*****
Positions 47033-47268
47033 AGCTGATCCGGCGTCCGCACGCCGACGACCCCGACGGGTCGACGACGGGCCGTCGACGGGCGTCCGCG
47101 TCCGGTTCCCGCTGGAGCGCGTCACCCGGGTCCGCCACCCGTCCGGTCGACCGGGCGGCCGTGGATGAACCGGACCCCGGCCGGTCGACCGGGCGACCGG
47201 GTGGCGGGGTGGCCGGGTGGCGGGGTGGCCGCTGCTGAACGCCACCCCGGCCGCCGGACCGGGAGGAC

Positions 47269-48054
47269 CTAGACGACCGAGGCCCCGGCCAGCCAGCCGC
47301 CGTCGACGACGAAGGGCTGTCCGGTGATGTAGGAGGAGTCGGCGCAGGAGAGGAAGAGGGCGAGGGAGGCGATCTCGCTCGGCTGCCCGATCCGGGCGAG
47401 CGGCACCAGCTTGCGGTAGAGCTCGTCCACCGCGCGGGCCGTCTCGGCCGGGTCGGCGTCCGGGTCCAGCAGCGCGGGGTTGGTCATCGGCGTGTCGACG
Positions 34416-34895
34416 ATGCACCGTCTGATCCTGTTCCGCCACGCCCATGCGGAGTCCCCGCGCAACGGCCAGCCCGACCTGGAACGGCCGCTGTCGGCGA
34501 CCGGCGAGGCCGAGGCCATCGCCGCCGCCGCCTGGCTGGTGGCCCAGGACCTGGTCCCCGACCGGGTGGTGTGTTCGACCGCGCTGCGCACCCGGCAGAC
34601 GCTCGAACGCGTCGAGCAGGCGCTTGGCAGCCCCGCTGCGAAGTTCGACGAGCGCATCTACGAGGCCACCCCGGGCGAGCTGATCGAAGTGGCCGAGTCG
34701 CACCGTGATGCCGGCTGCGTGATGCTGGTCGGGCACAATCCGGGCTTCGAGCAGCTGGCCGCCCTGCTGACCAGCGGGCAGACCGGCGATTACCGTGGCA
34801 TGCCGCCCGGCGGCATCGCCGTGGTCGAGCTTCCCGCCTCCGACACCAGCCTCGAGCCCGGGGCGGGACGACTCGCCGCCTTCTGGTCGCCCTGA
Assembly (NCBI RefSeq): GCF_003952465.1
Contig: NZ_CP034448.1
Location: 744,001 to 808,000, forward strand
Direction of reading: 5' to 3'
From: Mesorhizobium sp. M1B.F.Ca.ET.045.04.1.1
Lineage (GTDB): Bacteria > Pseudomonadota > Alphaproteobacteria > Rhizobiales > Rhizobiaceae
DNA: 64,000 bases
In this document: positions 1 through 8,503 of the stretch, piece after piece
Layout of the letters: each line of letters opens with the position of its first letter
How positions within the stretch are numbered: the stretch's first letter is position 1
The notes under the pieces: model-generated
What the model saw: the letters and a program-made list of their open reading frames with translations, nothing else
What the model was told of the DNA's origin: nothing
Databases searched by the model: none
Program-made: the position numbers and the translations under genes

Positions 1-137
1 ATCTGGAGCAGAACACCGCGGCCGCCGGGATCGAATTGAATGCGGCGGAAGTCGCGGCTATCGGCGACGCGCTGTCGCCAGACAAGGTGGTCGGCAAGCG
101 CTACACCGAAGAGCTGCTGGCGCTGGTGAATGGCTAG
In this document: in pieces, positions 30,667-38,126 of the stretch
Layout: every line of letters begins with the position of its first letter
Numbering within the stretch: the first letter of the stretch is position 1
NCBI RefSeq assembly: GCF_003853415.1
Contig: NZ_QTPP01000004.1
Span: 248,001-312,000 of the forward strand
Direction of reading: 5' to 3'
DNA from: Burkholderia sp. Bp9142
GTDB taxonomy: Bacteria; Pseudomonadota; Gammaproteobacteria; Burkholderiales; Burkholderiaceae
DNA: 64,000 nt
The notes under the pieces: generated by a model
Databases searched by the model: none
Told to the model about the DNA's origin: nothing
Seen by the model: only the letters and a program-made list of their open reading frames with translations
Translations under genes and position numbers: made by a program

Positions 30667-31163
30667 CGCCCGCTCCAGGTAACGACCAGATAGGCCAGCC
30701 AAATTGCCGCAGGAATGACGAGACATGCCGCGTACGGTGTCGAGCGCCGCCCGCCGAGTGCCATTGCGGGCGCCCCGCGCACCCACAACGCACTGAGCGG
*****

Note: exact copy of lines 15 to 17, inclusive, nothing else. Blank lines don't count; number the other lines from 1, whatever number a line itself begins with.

Assembly (NCBI RefSeq): GCF_003952465.1
Contig: NZ_CP034448.1
Location: 744,001 to 808,000, forward strand